From there I was taken by the priest’s housekeeper (who was also Jewish) to buy the right sort of clothes for a good Christian choir girl. We bought a pair of sandals, a beret, and a nice blue knitted skirt. When I was all dressed, Wanda (that was the housekeeper’s name) slyly remarked that now I really look like a “Jiduvka [Żydówka]” (a Jewish girl) … I was really frightened, but soon Wanda calmed me by saying that nowadays anyone who looked gentle and cultured is suspected as Jewish … We both knew the truth about each other, but acted as if we didn’t, and so parted, to our respective non-Jewish “homes.” I was nervous and impatient, during the last days of the week, thinking how it would be on Sunday morning—my hour of trial. At nine o’clock, when I heard the church bells ringing I was ready but jittery. I only plucked up courage when grandma, my old friend, wished me good luck saying: … “Sing well. Think of me when you stand before the public, and have no fears”.

So I did. Standing there among the other girls in the choir, I felt the priest’s approving look, and saw the old man’s lips whispering: “Dobje [Dobrze]” (Polish: well done!) My first appearance was successful. The next time it was easier. They got used to me and no one seemed to question my

–  –  –

The Sisters of Divine Providence in Międzyrzec Podlaski, as did other nuns, accepted Irena Likierman, born in Warsaw in 1932, whose family had shot refuge in that area. (Account of Irena [Agata] Bołdok, née Likierman, ‘Back to Being Myself!” in Gutenbaum and Latała, The Last Eyewitnesses, volume 2, pp.30–32.) I came from the train station to Mrs. Cydzikowa’s. I had jaundice. I remember that I looked completely different from the other kids. My mother’s friend let me stay for a little while, but then she said, “You know that I have two sons. I can’t take such a risk.” She turned me over to the nuns. These were the Sisters of Providence—located at 69 Lubelska Street, a place donated by Count Potocki. There was a barracks for orphans there. I was the oldest, but there were thirty other little ones.

The nuns knew very well that I was Jewish. I was emaciated, with little braids, yellow like a lemon because of the jaundice.

I don’t know how long I stayed with those nuns. One time, Germans came and told the nuns that if they had any Jewish children, they would have to give them up. They ought to go back to wherever they came from. The nuns decided to send me back to the woman who had brought me there. You should have seen the expression on Mrs. Cydzikowa’s face when she saw me. She said that she was very sorry, but that unfortunately, she could not take me in and that I should return to the nuns. I didn’t really know what to do; I went back and forth maybe twice. … I spent the night on the doorstep of a church mortuary. … Gendarmes came in the morning. They asked, “What are you ding here, little girl?” I answered astutely that I was waiting for my mother … They came back once—I was still sitting there. A second time—I was still sitting. They said, “Come with us, your mother probably won’t come back.” They took me to the town hall, to the mayor. … I think his name was Majewski. … The mayor got the idea to send me to a home for the elderly, so that I could wait out the worst period there. He figured out that I was Jewish. When someone asked me what my name was, I answered “Irena Likierman.” What more did he need?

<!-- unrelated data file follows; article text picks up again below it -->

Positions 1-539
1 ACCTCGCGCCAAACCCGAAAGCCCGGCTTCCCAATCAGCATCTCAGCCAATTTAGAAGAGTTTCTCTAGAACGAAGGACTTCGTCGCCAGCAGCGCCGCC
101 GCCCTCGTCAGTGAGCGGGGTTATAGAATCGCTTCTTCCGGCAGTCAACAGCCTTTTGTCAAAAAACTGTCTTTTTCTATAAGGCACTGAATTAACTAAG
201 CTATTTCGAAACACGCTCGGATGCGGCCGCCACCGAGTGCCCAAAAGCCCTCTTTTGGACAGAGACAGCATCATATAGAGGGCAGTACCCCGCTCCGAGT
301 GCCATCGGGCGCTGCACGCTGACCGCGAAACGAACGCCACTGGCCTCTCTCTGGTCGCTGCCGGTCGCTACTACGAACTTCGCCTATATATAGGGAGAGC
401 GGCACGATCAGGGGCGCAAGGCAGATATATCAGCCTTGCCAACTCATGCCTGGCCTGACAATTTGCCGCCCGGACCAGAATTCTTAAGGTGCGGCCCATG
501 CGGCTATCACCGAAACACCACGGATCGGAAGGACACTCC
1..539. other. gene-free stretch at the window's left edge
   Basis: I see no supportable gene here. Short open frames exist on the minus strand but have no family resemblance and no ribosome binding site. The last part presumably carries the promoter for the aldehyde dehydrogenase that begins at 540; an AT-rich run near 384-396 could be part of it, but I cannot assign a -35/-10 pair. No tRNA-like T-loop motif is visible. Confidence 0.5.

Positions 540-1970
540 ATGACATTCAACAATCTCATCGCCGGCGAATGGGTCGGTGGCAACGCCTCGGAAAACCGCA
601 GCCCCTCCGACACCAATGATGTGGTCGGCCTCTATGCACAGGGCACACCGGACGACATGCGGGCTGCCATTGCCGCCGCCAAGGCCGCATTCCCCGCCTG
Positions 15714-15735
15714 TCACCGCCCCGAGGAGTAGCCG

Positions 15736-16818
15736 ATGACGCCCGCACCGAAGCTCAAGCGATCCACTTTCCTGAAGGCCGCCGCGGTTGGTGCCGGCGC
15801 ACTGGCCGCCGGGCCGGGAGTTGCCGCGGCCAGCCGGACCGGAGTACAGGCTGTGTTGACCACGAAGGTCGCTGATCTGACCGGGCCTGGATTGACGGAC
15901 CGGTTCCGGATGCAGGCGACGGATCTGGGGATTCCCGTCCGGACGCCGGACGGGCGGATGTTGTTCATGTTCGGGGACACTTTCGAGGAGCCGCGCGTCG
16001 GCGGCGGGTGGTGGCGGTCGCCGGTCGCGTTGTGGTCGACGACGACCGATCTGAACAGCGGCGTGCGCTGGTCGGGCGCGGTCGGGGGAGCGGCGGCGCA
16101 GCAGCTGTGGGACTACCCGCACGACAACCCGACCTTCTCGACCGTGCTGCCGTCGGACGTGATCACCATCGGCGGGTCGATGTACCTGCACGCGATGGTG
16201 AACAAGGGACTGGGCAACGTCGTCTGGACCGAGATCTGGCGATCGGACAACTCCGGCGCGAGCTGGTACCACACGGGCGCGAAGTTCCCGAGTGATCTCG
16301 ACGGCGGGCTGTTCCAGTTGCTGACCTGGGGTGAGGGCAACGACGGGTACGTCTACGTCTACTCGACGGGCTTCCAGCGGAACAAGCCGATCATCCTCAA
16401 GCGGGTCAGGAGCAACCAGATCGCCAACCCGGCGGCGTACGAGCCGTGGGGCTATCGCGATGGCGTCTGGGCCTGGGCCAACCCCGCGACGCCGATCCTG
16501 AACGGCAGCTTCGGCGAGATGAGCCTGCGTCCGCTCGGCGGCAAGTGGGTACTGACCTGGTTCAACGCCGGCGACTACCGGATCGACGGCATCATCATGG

At the home for the elderly, I sat under someone’s bed. I would only come out to eat and wash myself. I was already there for some time (months or weeks), when I once went outdoors. … In any case, some woman saw me and began screaming … I ran back into the home, and the nuns that were running it, afraid that this woman would come after me, took me back to the sisters where I had stayed before. I spent the following year with them. … In 1944 the Russians entered. Some time before, when the front was approaching and there was nothing to eat, the nuns handed me over, as the oldest of the girls, as a servant to a woman teacher. … When the front passes, I went back to the nuns (those at the orphanage, not with the elderly), and in 1945 I went to school. I had never gone to school before … After her escape from the ghetto in Łosice, Stella Zylbersztajn took shelter in several villages in the vicinity of Łosice. In total, 25 Polish families helped her survive the war. The attitude of local priests proved to be beneficial in assuring her survival. (Bartoszewski and Lewin, Righteous Among Nations, pp.288–89, 295–96.)66 Having been taught by experience, we gave our most valuable belongings to Poles for safekeeping and they were all we had later. O the day that the ghetto was destroyed several women stood on the boundary in front of our window in order to help us out in some way. Out of the window we threw things that we had no hope of carrying off and we did not lose any of them. … I left my mother and fled to the garden of Mrs Piotrowska. This was only 200 metres (650 ft) from the market square where everyone had been assembled.

At noon Mrs Piotrowska’s sister-in-law brought me milk and bread. But too many children knew o my hiding place so in the evening I went to Świniarków [Świniarów]. Along the way I had to ask where Mr Śmieciuch, our customer, lived.

Village patrols showed me the way but guessed I was a refugee abd asked Śmieciuch to send me on further. So, after spending the night and eating a good breakfast I moved on towards Wyczółki. There I knew the head of the hamlet and his family. People were already returning from Church after High Mass. I avoided large groups but joined a peasant who was walking alone. I asked him the way and he asked me about myself, where I was from, and so forth. He quickly guessed the

truth and put his whole heart in simple words:

66 Stella Zylbersztajn provided additional details about her rescue in her memoir A gdyby to było Wasze dziecko?: Wspomnienia antysemitki w getcie, komunistki w klasztorze i uniwersalistki wśród Ludu Wybranego, Umiłowanego (Łódź: Oficyna Bibliofilów, 1994;

Łosice: Łosickie Stowarzyszenie Rozwoju Equus, 2005), especially pp.36, 52, 55–56, 58–64, 145.

185 ‘You still have time to get to Wyczółki; the Kalickis will take you in later, too. In the meantime come to my place; in the bay of my barn I have a hiding place for pigs, and no one will find you there, you can hide there.’ He was moved to pity at the thought of my pampered childhood and compared me with his daughter. [Her benefactor, a complete stranger, was Wacław Radzikowski of the village of Szańków. At the mass he attended in the church in Łosice, the pastor, Rev. Zarębski, had spoken of the terrible fate of the Jews and urged his parishioners to assist them:“All people are brothers and you should help everyone.”] … Whenever I went my hosts always guessed [that I was Jewish] but we got on well together and they kept me as long as they could. Only when the entire village started frightening them [about the danger and possible repercussions for the entire village] did they pay me for my work and advise me where I should go further. I was looking after children in Kornica where once again my hostess was ‘advised’ to send me away for I would bring misfortune down on the village.